Until going up the jungle in The Lost City of Z (2016) and now into deep space with Ad Astra, the films of American director James Gray – from Little Odessa (1994) to Two Lovers (2008) – all told stories of New York, with many focusing on immigrant families. His 2013 ode to classical melodrama, The Immigrant, was the culmination of that interest.
Set in 1921, it sees Polish immigrant Ewa (Marion Cotillard) tricked into a life of Manhattan burlesque and prostitution as she tries to fund the release of her ill sister, who has been confined to Ellis Island. She also finds herself caught in a toxic love triangle between Bruno (Joaquin Phoenix), the charmer pimp who got her there, and his chivalrous magician cousin, Emil (Jeremy Renner).
Featuring contenders for Cotillard and Renner’s career-best performances, reliably magnetic work from Phoenix, and cinematography from Darius Khondji that simultaneously evokes 19th-century painting, silent cinema and the 70s highpoints of Godfather cinematographer Gordon Willis, The Immigrant is a beautiful and devastating slow-burn drama. Its closing act, particularly the lingering final shot, must count among the finest American filmmaking of this decade.
So, why was the film never released in the UK?
Full feature for the BFI
Having already helmed Tom of Finland in 2017, Finnish director Dome Karukoski continues his penchant for biopics about creative people with Tolkien. With Nicholas Hoult in the title role, the film presents the trials and tribulations of J.R.R. Tolkien’s life up to putting his first draft of The Hobbit to paper. These include his orphaning at a young age, a strong bond with a group of classmates at school, a burgeoning romance with his future wife, Edith (Lily Collins), and his experiences in the First World War.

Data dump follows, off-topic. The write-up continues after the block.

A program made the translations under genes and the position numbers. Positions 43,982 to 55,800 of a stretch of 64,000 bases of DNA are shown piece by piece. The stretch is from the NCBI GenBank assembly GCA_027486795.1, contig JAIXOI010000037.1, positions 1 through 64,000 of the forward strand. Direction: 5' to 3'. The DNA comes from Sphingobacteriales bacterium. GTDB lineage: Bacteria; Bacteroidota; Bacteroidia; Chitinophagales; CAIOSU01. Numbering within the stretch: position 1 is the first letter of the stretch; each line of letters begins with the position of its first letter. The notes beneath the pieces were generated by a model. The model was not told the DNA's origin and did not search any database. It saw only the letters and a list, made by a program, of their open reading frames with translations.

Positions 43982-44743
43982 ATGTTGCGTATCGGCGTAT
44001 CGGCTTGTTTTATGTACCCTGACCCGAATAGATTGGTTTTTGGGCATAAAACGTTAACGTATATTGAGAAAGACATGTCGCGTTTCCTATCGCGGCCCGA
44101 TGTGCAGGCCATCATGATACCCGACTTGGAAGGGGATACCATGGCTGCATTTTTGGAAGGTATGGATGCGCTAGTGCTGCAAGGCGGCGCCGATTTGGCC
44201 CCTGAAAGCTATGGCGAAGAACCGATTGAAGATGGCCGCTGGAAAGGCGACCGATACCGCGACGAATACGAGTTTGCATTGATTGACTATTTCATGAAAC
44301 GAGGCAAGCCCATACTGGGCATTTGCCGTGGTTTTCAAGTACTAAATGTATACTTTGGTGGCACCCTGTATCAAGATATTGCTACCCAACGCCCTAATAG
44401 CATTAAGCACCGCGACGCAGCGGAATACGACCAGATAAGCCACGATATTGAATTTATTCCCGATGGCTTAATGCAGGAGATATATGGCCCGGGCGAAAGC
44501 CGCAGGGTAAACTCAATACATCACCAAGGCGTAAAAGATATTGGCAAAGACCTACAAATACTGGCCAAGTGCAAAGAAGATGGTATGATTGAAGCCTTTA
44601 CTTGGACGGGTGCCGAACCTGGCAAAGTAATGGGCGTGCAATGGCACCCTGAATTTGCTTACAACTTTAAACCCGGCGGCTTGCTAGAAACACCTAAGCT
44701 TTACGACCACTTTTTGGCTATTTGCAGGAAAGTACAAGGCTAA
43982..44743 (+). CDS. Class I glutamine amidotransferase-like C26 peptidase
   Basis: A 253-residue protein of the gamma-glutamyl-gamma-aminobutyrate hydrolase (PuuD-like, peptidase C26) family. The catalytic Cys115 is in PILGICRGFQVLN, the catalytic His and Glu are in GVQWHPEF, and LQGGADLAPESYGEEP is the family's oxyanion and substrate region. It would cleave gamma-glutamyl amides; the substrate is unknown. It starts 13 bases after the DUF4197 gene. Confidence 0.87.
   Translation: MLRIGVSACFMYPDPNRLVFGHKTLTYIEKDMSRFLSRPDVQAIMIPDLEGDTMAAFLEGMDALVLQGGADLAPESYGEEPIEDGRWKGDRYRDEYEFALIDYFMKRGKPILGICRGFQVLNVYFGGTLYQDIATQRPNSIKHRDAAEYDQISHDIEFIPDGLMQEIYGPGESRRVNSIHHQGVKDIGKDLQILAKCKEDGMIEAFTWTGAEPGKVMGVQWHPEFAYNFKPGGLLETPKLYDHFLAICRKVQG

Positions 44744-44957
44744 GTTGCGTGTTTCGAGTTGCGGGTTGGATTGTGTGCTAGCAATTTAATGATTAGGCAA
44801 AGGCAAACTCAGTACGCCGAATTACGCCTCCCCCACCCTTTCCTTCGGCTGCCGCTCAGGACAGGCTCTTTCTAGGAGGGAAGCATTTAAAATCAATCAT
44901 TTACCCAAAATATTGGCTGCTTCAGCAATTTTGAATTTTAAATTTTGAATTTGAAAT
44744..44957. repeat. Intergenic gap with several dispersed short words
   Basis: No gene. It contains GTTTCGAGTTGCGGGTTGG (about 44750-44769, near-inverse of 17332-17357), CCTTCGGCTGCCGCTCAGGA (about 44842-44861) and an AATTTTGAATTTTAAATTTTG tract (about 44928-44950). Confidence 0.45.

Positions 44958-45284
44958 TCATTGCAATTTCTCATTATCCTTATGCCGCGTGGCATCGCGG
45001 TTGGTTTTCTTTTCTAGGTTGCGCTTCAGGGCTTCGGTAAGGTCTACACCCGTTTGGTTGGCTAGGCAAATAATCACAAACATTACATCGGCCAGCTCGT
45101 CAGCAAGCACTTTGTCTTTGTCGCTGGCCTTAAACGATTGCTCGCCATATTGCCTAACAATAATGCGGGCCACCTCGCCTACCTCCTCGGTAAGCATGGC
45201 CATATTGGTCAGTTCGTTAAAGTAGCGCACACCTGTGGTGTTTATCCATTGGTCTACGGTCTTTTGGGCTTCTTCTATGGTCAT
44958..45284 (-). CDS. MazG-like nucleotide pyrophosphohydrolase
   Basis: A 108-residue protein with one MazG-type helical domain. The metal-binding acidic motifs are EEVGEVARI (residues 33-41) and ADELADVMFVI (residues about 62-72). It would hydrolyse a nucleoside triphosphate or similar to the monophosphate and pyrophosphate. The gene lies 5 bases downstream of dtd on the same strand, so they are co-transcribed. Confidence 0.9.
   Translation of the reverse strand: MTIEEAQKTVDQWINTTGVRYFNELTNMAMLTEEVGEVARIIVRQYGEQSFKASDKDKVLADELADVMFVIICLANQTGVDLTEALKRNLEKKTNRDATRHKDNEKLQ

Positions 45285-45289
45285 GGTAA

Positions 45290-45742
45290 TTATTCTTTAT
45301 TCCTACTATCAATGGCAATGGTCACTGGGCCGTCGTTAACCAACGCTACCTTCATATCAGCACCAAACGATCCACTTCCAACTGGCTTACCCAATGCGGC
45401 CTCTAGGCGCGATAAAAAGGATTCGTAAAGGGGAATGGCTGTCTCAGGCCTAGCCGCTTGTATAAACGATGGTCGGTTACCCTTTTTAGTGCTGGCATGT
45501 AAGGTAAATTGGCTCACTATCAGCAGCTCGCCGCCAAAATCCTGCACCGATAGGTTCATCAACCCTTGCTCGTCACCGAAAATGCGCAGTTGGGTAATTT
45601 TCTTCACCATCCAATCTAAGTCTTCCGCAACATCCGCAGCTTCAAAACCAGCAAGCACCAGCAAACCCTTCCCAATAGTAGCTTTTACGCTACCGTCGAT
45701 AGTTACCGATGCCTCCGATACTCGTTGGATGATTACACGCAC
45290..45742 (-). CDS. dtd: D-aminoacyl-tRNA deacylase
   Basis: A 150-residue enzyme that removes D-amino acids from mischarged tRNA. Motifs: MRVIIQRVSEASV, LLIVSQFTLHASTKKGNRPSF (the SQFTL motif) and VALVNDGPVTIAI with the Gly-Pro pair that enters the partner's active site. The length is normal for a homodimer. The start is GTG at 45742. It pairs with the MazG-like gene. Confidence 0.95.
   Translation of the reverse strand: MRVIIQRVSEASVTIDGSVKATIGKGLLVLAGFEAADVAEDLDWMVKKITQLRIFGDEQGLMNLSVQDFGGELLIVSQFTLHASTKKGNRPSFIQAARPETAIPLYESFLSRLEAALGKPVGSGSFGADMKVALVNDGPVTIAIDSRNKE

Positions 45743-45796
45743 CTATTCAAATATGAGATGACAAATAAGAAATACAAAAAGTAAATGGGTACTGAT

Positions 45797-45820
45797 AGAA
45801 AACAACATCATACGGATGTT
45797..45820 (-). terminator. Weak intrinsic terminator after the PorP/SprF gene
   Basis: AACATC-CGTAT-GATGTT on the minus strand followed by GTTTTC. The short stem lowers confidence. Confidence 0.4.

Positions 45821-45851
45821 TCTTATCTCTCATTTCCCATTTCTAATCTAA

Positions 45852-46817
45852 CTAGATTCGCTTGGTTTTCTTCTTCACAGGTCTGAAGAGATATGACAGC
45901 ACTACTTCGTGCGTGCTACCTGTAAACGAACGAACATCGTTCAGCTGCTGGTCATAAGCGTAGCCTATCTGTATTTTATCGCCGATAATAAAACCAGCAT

Tolkien is a handsomely mounted production with an endearing pair of performances at its centre, but it never overcomes the problem at the core of David Gleeson and Stephen Beresford’s screenplay: the reductivism concerning the artistic process. Considering that Tolkien himself was a man who resisted allegorical readings of his work, particularly when it came to the influence of war on his output, there’s a degree of irony to this biopic presenting the most literal-minded interpretation of how The Hobbit – and parts of The Lord of the Rings – came to be…
Full review for VODzilla.co
In a short documentary available on Netflix, titled The Modest Heroes of Studio Ponoc, producer Yoshiaki Nishimura says that makers of short animation films are often asked: “Why do you make short films?” But he wonders why they never ask the question, “Why do you make feature films?” He suggests that short films are often viewed as a stepping-stone of sorts for people who can’t yet make feature films, but that this does a disservice to the form. As he says, short animation films have their own form of expression: “If the creator fully understands the idea, they can create great work… we create short films because we believe they have a value in and of themselves”
Nishimura is right to point out this unfair view towards shorts films. And it is admirable that Studio Ponoc’s second release, which clocks in at under an hour, should be an anthology collection of short films, rather than a traditional narrative feature, such as their 2017 debut, Mary and the Witch’s Flower. The good news is that this three-film collection does a strong job at illustrating the range of the studio’s talents, helping them emerge from the shadow of Studio Ghibli, for whom many of their staff used to work…
Full review for VODzilla.co
British writer-director Shola Amoo’s second feature, The Last Tree, is a semi-autobiographical coming-of-age film set in the early 2000s. It centres on a young boy named Femi of Nigerian descent who’s being fostered by a white parent, Mary (Denise Black), in Lincolnshire. As Amoo explains: “The story starts when his biological mum (Gbemisola Ikumelo) picks him up, takes him to south London to live with her, and we follow his trials and tribulations as he tries to find his identity within a new culture in a multicultural London.”